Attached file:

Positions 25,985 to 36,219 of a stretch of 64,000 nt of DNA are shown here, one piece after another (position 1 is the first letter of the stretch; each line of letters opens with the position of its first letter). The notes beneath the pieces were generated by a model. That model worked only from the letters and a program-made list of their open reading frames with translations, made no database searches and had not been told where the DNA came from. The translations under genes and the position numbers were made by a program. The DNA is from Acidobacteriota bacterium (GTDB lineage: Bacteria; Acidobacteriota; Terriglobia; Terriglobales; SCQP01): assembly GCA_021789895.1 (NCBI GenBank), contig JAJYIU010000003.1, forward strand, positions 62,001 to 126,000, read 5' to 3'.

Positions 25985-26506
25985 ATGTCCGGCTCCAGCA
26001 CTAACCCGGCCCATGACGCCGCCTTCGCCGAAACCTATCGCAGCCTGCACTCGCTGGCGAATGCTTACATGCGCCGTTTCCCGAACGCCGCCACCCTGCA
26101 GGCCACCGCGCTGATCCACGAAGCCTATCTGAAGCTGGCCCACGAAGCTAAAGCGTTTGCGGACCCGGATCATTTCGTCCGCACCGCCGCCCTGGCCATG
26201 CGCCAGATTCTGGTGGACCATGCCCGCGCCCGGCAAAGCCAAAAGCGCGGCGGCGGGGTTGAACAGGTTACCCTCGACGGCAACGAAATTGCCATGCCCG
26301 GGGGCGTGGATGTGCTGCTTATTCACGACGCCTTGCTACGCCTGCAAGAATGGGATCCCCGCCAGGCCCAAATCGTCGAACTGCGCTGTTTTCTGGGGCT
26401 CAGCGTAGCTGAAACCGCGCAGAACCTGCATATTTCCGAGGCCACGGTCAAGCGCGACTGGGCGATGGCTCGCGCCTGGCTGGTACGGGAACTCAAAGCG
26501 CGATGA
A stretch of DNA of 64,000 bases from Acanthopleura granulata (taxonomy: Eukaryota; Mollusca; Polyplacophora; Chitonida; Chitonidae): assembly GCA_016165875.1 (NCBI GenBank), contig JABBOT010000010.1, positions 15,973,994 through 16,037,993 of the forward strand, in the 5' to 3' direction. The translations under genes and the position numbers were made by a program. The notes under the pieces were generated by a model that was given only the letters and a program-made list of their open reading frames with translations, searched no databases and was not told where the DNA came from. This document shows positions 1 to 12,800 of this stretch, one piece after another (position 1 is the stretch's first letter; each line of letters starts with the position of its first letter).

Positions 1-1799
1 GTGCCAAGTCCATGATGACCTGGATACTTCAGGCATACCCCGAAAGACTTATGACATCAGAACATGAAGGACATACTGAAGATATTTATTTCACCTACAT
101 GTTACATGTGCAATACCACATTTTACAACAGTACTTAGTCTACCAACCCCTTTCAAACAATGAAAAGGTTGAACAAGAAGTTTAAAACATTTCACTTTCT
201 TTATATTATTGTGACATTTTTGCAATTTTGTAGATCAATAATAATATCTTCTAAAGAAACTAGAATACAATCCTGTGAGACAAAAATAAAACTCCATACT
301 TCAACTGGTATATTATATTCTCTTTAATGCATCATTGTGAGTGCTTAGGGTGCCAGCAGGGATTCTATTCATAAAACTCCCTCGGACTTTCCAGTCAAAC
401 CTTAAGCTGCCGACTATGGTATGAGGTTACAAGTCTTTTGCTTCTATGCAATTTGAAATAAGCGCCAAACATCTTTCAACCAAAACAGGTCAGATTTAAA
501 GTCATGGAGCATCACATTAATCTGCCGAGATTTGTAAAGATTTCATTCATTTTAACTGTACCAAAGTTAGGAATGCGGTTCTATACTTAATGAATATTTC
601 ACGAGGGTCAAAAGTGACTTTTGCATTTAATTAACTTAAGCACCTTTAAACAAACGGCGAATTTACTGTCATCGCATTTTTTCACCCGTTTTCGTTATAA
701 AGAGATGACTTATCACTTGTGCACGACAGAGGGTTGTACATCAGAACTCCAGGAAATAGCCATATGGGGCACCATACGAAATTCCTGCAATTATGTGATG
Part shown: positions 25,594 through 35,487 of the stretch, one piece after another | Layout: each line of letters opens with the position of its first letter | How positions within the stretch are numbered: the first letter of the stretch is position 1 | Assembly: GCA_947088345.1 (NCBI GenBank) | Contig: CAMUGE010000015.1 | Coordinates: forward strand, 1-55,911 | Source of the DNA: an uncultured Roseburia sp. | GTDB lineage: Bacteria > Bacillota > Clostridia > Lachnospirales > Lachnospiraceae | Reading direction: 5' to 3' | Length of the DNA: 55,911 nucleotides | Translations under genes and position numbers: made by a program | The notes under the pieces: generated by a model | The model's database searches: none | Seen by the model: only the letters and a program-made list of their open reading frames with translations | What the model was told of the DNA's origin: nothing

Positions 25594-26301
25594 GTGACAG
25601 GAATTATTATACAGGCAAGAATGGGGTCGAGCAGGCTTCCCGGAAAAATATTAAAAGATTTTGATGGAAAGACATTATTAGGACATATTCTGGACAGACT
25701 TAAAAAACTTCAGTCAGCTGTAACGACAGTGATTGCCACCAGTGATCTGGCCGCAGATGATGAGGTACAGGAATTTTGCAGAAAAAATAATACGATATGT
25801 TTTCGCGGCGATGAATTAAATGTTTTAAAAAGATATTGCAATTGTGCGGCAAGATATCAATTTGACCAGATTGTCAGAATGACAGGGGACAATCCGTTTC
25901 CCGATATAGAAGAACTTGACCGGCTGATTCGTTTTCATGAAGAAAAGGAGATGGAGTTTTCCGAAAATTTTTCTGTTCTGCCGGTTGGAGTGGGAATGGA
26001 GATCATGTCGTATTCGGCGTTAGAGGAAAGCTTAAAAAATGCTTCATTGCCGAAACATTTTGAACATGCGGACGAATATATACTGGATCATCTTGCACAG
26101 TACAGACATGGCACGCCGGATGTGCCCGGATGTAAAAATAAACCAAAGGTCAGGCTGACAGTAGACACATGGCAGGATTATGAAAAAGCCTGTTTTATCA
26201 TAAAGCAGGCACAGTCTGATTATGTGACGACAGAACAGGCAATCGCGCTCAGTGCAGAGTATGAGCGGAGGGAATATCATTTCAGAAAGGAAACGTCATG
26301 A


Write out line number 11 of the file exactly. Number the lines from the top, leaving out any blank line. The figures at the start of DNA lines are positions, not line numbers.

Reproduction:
Positions 1-1799